October, our next jam packed month of events and opportunities. We bless pets on Sunday, October 4th. We celebrate the Solemnity of the Christian Family, a feast unique to our Church as well as Heritage Sunday. We will pray the Rosary every Wednesday evening in church and virtually. And … Fr. Jim is in the kitchen cooking up a yummy take-out/take-away American Goulash Dinner for Sunday, October 25th. Your efforts at discipleship and evangelism are drawing people to church – keep up the good work in the ministries you each have. There are some great prayers for family and our nation and a wonderful reflection on Certainty in God.

Read about all it in our October 2020 Newsletter.

The whole world.

And how is it that we hear, each of us in his own native language? Par’thians and Medes and E’lamites and residents of Mesopota’mia, Judea and Cappado’cia, Pontus and Asia, Phryg’ia and Pamphyl’ia, Egypt and the parts of Libya belonging to Cyre’ne, and visitors from Rome, both Jews and proselytes, Cretans and Arabians, we hear them telling in our own tongues the mighty works of God.” 

A strong driving wind. The City of Jerusalem filled with visitors from throughout the world. They heard it, were shocked and amazed, and came to attention. They came running. The light of the Holy Spirit’s fire filled the precinct where the Apostles were staying. They appeared to the crowd, on fire, lit by the Holy Spirit. They spoke in the languages of the world. Each person, with their cares and worries, with their outlooks and prejudices and opinions heard, no distinction. The Holy Spirit at work through these Apostles – witnesses – focused them on renewing the face of the earth.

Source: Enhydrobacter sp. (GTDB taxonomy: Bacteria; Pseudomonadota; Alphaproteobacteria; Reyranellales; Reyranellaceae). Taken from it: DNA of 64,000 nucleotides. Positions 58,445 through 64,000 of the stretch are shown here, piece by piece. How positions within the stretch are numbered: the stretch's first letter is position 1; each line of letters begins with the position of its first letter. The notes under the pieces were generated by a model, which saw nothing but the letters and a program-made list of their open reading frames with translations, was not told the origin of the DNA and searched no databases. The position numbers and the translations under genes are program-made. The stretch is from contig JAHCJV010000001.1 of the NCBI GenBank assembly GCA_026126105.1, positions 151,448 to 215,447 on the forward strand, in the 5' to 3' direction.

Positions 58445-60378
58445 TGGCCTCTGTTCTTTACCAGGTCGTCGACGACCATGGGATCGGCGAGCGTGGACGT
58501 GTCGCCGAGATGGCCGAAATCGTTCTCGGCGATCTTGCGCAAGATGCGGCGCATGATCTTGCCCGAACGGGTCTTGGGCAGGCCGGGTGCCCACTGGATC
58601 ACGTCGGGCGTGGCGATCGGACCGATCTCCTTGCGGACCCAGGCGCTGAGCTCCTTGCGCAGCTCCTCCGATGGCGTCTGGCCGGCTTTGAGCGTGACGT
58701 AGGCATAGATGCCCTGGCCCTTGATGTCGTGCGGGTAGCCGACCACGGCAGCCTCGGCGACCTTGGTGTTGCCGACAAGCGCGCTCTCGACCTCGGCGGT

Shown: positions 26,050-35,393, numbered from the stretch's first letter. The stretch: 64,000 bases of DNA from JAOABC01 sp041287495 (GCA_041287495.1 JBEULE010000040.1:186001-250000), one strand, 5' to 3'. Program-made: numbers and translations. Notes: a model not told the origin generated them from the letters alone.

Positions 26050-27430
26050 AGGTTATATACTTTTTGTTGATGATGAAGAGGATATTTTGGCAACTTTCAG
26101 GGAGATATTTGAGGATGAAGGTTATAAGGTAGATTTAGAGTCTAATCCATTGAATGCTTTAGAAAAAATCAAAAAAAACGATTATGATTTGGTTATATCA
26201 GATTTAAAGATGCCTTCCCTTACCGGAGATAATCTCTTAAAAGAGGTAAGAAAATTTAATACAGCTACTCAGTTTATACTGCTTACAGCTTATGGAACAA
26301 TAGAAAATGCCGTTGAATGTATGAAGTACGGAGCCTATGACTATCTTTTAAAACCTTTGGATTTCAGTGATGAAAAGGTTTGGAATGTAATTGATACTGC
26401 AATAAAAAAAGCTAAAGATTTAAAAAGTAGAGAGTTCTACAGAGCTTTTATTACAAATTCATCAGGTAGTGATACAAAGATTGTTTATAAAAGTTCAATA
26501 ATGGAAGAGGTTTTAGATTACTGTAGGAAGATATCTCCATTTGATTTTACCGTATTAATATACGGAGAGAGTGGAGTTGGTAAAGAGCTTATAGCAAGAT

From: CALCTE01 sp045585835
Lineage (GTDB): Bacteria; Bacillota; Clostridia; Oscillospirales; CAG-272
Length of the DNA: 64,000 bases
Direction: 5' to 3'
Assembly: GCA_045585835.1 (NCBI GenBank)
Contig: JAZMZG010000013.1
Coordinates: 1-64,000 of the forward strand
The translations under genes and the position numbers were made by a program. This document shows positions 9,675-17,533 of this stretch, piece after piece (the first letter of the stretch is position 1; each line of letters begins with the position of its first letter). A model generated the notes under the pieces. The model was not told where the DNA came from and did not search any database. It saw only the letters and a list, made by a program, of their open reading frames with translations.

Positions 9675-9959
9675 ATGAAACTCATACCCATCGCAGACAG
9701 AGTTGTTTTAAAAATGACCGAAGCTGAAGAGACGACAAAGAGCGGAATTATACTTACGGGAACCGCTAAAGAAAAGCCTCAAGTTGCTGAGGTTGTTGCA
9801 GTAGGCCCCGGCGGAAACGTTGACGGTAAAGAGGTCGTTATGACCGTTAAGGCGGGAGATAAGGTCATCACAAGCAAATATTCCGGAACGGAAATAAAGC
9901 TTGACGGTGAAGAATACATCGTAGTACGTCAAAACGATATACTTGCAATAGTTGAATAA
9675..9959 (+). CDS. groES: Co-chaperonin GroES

The fire of the Holy Spirit and His gifts of wisdom, understanding, counsel, fortitude, knowledge, piety, and holy fear were operative that day and have been ever since.

On that day, of the approximately one million people in Jerusalem, three thousand came to be baptized. Three thousand came to realize that cares, worries, outlooks, fears, prejudices, and opinions were the work of the opposer, of the devil. What the three thousand discovered was that human distinction meant nothing. They learned that the unity of the body, as Paul would later write, was what mattered, for they were the body of Christ in the world. They were the Holy Church.

The world remains afire, afire in opposition. Cares and worries, outlooks and prejudices and opinions – the ability for humans to ignore the image of God in each other burns. We have, as a people, resolutely ignored the promptings of the Holy Spirit.

The seed of change must start with us. We must listen to the Spirit, we must accept His gifts, and not just count them theory, and a nice thing to have, but as the mark of our lives; the mark we will leave on society, our cities, towns, and villages, and upon the whole world. We are that three thousand.

As the new three thousand we must allow the Holy Spirit to burn away cares, worries, outlooks, fears, prejudices, and opinions. We must allow the Spirit to open our eyes to the dignity and worth of every person. We must be serious and be the witnessing Church, the body of Christ, for and with all, here and now.

One way.

“Master, we do not know where you are going; how can we know the way?” Jesus said to him, “I am the way and the truth and the life. No one comes to the Father except through me. If you know me, then you will also know my Father.”

Last week we studied Jesus, the gate-man. The one way to enter is through Him. We enter through and by Him so that we might have life eternal. Recall that entering through Him gives us abundant life. We call ourselves Christians and we live like we got heaven for indeed we do.

This theme carries through to today’s gospel. Jesus holds a dialog with his disciples. He was preparing them for the long and difficult road to Jerusalem and the cross. In doing so He means to give them assurance. Of course, the disciples being very literal missed the literal meaning of Who Jesus is. So, He explains it in even plainer language.

Those same questions plague our minds these days. I don’t know the way! I don’t know how to go! Jesus answers succinctly – “I am the way, the truth, and the life.” He truly is our One way of going. His words and example are our truth. He holds the key to real life. We put ourselves into Him, take Him into us knowing real life is in Him.